15 Healthy Winter Recipes

Snuggle in with this delicious, nutritious winter menu provided by the staff of Sunset Magazine. Their spread of healthy winter recipes tastes best when made with local ingredients from your winter vegetable garden.

| November 2012

  • Cutting Tangerines
    We wanted a hearty salad for our winter menu, with lots of different textures and flavors. Tangerines fit the bill perfectly.
    Photo By Thomas J. Story (c) 2011
  • Wheat Berry Ciabatta
    We ate this shaggy-crumbed, chewy, steamy loaf slathered with homemade butter and sprinkled with sea salt.
    Photo By Thomas J. Story (c) 2011
  • Egg Cloud Nuvolone
    A dish from the Italian Alps, nuvolone—the word means “big cloud”—is like a deconstructed soufflé, with the whites piled in a fluffy peak above the liquid yolk.
    Photo By Thomas J. Story (c) 2011
  • Kale Colcannon
    Colcannon is one of the genius ways that the Irish have with potatoes—mashing them up with milk, good butter, and cooked kale or cabbage. It is simple but delicious.
    Photo By Thomas J. Story (c) 2011
  • Featherlight Pancakes
    These featherlight pancakes are based on a recipe Sunset published years ago for German “egg cakes” (Eierkuchen) from the Elk Cove Inn, in the Northern California coastal town of Elk.
    Photo By Thomas J. Story (c) 2011
  • Ricotta Manicotti
    Maria Helm Sinskey, author of The Vineyard Kitchen: Menus Inspired by the Seasons, makes her manicotti with crepes instead of dried pasta—just like her great-grandmother did.
    Photo By Thomas J. Story (c) 2011
  • Braised Winter Greens
    If you have a jar of preserved lemons and some dried chiles on hand, you can make these supremely satisfying greens quickly.
    Photo By Thomas J. Story (c) 2011
  • Winter Vegetable Chowder
    Cold rain hits the San Francisco Bay Area in January and February. A big bowl of this creamy chowder gives lasting, delicious warmth. To make it pretty, we sprinkled it with broccoli rabe and rosemary flowers.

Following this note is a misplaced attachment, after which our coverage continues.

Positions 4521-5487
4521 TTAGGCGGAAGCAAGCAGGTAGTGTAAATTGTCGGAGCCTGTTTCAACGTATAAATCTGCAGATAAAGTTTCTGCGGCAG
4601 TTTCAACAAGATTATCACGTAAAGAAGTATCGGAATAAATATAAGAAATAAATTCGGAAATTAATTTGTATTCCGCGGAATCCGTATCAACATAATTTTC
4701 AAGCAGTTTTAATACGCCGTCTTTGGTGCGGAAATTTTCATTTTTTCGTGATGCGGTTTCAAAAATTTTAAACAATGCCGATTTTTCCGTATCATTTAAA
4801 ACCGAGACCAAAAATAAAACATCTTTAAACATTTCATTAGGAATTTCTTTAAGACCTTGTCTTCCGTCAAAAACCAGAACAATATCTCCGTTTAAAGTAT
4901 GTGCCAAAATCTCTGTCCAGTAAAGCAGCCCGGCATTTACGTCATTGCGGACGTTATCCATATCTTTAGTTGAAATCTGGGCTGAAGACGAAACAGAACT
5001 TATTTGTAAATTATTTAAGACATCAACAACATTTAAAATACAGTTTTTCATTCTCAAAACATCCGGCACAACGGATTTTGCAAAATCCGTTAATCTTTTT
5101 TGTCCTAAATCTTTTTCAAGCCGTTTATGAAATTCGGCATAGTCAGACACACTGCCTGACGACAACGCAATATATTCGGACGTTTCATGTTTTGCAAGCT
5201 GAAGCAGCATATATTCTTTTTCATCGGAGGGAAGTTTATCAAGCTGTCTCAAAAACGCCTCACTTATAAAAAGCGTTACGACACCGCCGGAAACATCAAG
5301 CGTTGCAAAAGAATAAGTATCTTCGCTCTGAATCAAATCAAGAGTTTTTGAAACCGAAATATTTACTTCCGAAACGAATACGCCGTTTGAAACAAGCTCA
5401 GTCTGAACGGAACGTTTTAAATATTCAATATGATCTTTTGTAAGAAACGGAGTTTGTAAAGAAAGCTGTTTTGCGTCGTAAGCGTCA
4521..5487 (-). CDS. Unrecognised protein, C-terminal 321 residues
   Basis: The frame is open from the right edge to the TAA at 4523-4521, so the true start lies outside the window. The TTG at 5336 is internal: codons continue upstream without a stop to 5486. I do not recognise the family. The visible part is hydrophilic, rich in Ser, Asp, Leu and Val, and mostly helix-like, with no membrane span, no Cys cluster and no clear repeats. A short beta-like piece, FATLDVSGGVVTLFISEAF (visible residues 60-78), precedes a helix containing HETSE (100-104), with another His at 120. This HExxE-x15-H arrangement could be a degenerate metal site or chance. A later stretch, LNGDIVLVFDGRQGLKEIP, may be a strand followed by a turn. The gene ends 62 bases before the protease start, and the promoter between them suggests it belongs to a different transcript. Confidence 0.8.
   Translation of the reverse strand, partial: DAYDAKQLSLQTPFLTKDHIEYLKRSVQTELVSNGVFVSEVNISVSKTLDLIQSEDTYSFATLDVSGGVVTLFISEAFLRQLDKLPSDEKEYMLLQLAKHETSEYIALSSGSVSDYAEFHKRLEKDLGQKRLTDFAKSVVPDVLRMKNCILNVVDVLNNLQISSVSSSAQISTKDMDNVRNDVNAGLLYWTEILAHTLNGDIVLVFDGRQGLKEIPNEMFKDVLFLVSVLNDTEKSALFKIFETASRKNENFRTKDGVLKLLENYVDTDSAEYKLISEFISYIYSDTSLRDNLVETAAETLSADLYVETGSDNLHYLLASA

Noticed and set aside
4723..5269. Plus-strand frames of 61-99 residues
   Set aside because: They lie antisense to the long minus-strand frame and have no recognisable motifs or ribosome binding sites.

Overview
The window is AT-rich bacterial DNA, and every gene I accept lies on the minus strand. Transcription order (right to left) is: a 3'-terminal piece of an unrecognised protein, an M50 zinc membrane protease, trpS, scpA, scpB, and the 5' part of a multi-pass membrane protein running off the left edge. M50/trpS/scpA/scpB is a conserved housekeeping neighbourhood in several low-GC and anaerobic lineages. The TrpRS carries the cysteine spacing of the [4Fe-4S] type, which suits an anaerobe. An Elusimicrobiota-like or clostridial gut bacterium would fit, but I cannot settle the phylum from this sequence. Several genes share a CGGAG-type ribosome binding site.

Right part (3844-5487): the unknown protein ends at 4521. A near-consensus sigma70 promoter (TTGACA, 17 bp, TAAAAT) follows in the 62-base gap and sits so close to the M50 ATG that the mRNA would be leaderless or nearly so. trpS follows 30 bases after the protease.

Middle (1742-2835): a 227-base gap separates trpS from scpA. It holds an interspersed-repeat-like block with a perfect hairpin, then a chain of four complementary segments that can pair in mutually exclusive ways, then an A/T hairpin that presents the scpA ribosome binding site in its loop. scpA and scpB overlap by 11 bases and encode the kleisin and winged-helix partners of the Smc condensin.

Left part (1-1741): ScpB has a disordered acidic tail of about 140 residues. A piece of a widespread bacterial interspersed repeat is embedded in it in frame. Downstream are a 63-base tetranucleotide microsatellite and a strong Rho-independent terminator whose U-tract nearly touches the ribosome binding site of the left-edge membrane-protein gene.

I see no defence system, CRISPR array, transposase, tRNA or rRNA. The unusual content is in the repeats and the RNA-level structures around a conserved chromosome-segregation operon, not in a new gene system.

Photo By Thomas J. Story (c) 2011
  • Wheat Berry Risotto
    Many grains other than rice can be cooked like risotto, and wheat berries from soft winter wheat are one of them. As you stir them, they drink in hot liquid and their starchy outer hulls dissolve into delectable creaminess.
    Photo By Thomas J. Story (c) 2011
  • Tangerine Honey Flan
    Without baking soda or baking powder, we couldn’t make cakes. But we could make this fantastic flan—smooth, rich, cool, and creamy.
    Photo By Thomas J. Story (c) 2011
  • Tangerine Marmalade
    This Scottish-style marmalade is thick and delectably chewy, with a pleasantly bitter edge.
    Photo By Thomas J. Story (c) 2011
  • One-Block Feast Cover
    “The One-Block Feast,” by Margo True and the staff of Sunset Magazine, is for readers nationwide who believe that dinner starts with earth, the sea, and a few animals. Take local eating to the next level with this cooking and gardening guide, complete with DIY food projects.
    Cover Courtesy Ten Speed Press

  • Cutting Tangerines
  • Wheat Berry Ciabatta
  • Egg Cloud Nuvolone
  • Kale Colcannon
  • Featherlight Pancakes
  • Ricotta Manicotti
  • Braised Winter Greens
  • Winter Vegetable Chowder
  • Wheat Berry Risotto
  • Tangerine Honey Flan
  • Tangerine Marmalade
  • One-Block Feast Cover

Based on the James-Beard-Award-winning One-Block Diet, The One-Block Feast (Ten Speed Press, 2011) is the ultimate guide to eating local. Complete with seasonal garden plans, menus, 100 recipes and 15 food projects, this guide explains how to raise and produce everything needed for totally made-from-scratch meals, all from your own backyard. The following healthy winter recipes are excerpted from “Winter Recipes.” 

You can purchase this book from the GRIT store: The One-Block Feast.

Arugula and Red Butterhead Lettuce Salad With Tangerines and Hard-Cooked Eggs Recipe

We wanted a hearty salad for our winter menu, with lots of different textures and flavors. The core idea was eggs on toast—which we translated into wedges of hard-cooked egg and crunchy, garlicky croutons. The lettuces lighten everything up and the tangerines are nuggets of juicy sweetness.

If you use eggs from your own chickens, or are buying eggs from the farmers’ market, let them sit in the fridge for at least a week before you cook them (if eggs are too fresh, they’re hard to peel).



Makes: 6 to 8 servings
Time: about 1 hour

6 to 8 large eggs (not super-fresh) 
2 teaspoons freshly squeezed tangerine juice 
1/2 teaspoon finely grated tangerine zest 
3/4 teaspoon fine sea salt
 
1/2 cup extra virgin olive oil 
2 cloves garlic 
3 thin slices Wheat Berry Ciabatta (keep reading for this recipe), cut into 1/2-inch cubes (about 1 1/2 cups) 
5 cups loosely packed arugula leaves 
6 cups loosely packed red butterhead lettuce leaves (about 1/2 small head) 
2 large or 4 small tangerines 






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